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The U.S. needs a Marshall Plan for small businesses

Melvin B. Miller
The U.S. needs a Marshall Plan for small businesses
“I guess black business owners didn’t get in the right line to get the funds.”

Many small businesses that have been ravaged by the coronavirus pandemic were hoping that the federal Paycheck Protection Program (PPP) would provide the funds to prevent the layoff of important employees. However, the original $349 billion provided in the first tranche of funds went to companies that would not be considered small businesses by most people.

The program is managed by the U.S. Small Business Administration, but businesses do not apply directly to the SBA. Applicants submit requests for funds through their commercial banks. As might be expected, banks saw to it that their larger customers who met the SBA requirements were first in line.

The problem is that the SBA standard for what constitutes a small business is too pervasive. According to the SBA, there are about 28 million small businesses, and they account for about 99% of all business enterprises. Whether a business is small or large depends on the industry. The SBA makes a decision as to size depending on the number of employees and the annual revenue of a company in comparison with other companies in that industry.

This approach works effectively in most cases. The SBA finds that 89% of small businesses have fewer than 20 employees. However, this analysis fails when every subordinate unit of a big enterprise can be considered to be a small business. For example, every franchise of a national food chain could be considered to be a small business.

Public reaction was irate when it was publicized that several businesses and institutions considered to be large had received federal funds. The Shake Shack, Ruth’s Chris Steak House, and some hotels were allocated funds as well as Harvard University, Boston University, Boston College, Northeastern University, MIT and UMass Amherst. Half of the funds paid to colleges was to provide financial aid to students.

While federal funds to enhance academic opportunities is a desirable objective, the primary objective of the PPP was to prevent the whole business economy from collapsing because of coronavirus. Roughly 48% of those in the workforce are employed by small businesses, many of which will be unable to survive the financial damage created by the pandemic.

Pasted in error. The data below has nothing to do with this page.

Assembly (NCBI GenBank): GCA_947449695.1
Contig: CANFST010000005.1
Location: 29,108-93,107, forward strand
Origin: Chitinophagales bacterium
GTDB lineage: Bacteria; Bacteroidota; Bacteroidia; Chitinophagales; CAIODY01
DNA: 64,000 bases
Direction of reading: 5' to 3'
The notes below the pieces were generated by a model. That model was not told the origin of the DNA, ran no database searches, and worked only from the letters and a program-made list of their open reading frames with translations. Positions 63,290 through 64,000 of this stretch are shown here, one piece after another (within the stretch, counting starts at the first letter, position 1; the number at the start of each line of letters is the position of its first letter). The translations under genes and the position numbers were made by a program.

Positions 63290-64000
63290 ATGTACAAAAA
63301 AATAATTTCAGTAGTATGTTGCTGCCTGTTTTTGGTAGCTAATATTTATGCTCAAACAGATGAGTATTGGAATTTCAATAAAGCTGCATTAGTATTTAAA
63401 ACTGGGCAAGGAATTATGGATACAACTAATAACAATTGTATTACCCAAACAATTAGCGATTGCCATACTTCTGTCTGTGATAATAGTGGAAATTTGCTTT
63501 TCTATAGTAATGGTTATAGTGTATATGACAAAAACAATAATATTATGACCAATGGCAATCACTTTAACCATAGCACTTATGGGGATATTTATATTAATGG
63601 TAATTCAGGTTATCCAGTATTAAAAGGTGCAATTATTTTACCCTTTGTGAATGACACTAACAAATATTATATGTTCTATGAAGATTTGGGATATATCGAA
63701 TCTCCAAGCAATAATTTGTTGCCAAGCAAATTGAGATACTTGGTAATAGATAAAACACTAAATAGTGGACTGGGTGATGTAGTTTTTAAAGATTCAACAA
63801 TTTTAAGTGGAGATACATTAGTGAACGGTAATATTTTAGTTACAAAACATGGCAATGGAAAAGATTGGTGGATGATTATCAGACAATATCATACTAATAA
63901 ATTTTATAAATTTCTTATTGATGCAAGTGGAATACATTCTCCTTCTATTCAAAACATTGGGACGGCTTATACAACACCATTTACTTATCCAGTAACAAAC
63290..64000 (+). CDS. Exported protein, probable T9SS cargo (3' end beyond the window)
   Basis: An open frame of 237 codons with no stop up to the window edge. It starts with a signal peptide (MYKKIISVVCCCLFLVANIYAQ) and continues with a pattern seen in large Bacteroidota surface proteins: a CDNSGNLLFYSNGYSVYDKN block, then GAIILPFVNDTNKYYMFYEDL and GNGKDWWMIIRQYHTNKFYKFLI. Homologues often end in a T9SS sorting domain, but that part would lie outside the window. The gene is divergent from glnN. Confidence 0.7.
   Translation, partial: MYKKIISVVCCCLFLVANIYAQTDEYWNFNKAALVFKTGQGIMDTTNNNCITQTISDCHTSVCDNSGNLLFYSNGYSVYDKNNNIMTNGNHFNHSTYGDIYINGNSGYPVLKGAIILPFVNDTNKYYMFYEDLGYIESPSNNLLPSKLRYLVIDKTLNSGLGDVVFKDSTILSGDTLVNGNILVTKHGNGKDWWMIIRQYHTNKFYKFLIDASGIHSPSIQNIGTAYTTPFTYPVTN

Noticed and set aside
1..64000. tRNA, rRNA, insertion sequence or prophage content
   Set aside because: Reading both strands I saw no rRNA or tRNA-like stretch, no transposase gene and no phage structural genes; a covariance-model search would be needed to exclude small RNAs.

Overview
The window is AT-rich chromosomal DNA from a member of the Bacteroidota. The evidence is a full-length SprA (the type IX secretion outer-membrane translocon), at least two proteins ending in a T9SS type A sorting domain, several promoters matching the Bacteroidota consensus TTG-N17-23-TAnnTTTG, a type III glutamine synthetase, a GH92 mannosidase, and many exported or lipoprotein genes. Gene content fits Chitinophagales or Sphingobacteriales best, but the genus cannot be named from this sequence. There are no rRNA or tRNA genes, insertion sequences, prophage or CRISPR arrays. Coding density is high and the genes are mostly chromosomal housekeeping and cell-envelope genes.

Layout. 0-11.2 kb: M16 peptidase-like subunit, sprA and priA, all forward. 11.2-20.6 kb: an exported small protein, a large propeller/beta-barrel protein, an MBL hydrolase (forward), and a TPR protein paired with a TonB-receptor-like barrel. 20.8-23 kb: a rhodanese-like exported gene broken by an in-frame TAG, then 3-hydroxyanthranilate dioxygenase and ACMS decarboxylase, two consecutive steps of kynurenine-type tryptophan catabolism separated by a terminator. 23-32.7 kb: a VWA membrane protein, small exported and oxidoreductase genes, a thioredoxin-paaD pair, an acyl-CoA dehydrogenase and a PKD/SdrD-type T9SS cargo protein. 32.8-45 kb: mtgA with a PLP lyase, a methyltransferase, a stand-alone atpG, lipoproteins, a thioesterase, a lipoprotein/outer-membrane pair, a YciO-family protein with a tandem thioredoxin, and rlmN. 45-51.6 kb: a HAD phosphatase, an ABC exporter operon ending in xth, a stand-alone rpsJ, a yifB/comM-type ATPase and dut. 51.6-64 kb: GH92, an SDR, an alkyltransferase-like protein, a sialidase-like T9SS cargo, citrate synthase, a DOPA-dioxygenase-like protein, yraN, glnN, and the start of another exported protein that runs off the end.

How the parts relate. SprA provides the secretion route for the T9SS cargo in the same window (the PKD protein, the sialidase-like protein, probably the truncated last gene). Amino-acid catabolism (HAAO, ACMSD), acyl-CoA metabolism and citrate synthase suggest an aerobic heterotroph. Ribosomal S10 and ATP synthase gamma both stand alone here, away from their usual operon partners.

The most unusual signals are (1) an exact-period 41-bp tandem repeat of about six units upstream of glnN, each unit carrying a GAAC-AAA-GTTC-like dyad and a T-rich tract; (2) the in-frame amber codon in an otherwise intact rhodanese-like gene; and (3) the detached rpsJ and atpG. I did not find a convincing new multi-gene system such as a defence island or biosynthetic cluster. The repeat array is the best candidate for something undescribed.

The collapse of the business community in the U.S. is comparable to what happened in Europe after World War II. Europe was devastated by the war, so the U.S. implemented the Marshall Plan in 1948 for the economic recovery of Western Europe. U.S. funds were used to revive industry in the United Kingdom, France and West Germany as well as other allied nations. Even though Germany had been a war-time opponent, the new battle was to compete successfully against the Soviet Union.

The investment of $12 billion U.S. dollars in Europe, the equivalent of $128 billion as of 2020, has been imaginative and successful. It was financially profitable, and it helped to boost the U.S. to world leadership with a compatible group of European allies. Some economists have suggested a similar plan to enhance the economic status of small businesses in the U.S. that have limited access to capital.

It may well be that the coronavirus will force Americans to develop an economic plan that will enable the country to narrow the wealth disparity gap. In World War II the enemy was the Axis forces. Now the adversary is the coronavirus, and that is even more deadly. Unfortunately, an invisible microbe as an antagonist cannot inspire the sense of patriotism in Americans that existed with Nazis in the opposing foxholes.

This is a battle that Americans can lose unless there is a greater intensity in the patriotic spirit that brought the country to victory in World War II.

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